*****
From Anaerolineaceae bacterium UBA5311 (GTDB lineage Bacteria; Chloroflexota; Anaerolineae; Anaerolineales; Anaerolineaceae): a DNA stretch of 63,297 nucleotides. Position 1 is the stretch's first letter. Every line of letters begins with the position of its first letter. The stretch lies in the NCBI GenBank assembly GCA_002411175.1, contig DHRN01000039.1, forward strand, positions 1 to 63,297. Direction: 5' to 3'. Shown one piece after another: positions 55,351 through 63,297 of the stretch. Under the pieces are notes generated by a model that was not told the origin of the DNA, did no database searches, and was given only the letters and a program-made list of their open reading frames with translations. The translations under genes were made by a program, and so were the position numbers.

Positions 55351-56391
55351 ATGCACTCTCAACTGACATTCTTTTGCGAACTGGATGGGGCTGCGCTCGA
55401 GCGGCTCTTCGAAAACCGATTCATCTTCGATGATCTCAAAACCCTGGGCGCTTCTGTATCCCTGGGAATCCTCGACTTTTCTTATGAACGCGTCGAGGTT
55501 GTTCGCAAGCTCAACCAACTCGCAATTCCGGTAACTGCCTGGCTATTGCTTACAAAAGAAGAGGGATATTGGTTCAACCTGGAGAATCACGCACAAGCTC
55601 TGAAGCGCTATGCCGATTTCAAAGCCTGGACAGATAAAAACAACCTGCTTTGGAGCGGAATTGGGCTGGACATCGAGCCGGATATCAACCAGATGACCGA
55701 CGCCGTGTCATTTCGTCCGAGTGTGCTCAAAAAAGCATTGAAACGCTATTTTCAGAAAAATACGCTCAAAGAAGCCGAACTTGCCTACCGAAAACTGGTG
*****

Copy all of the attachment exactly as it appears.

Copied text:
From Anaerolineaceae bacterium UBA5311 (GTDB lineage Bacteria; Chloroflexota; Anaerolineae; Anaerolineales; Anaerolineaceae): a DNA stretch of 63,297 nucleotides. Position 1 is the stretch's first letter. Every line of letters begins with the position of its first letter. The stretch lies in the NCBI GenBank assembly GCA_002411175.1, contig DHRN01000039.1, forward strand, positions 1 to 63,297. Direction: 5' to 3'. Shown one piece after another: positions 55,351 through 63,297 of the stretch. Under the pieces are notes generated by a model that was not told the origin of the DNA, did no database searches, and was given only the letters and a program-made list of their open reading frames with translations. The translations under genes were made by a program, and so were the position numbers.

Positions 55351-56391
55351 ATGCACTCTCAACTGACATTCTTTTGCGAACTGGATGGGGCTGCGCTCGA
55401 GCGGCTCTTCGAAAACCGATTCATCTTCGATGATCTCAAAACCCTGGGCGCTTCTGTATCCCTGGGAATCCTCGACTTTTCTTATGAACGCGTCGAGGTT
55501 GTTCGCAAGCTCAACCAACTCGCAATTCCGGTAACTGCCTGGCTATTGCTTACAAAAGAAGAGGGATATTGGTTCAACCTGGAGAATCACGCACAAGCTC
55601 TGAAGCGCTATGCCGATTTCAAAGCCTGGACAGATAAAAACAACCTGCTTTGGAGCGGAATTGGGCTGGACATCGAGCCGGATATCAACCAGATGACCGA
55701 CGCCGTGTCATTTCGTCCGAGTGTGCTCAAAAAAGCATTGAAACGCTATTTTCAGAAAAATACGCTCAAAGAAGCCGAACTTGCCTACCGAAAACTGGTG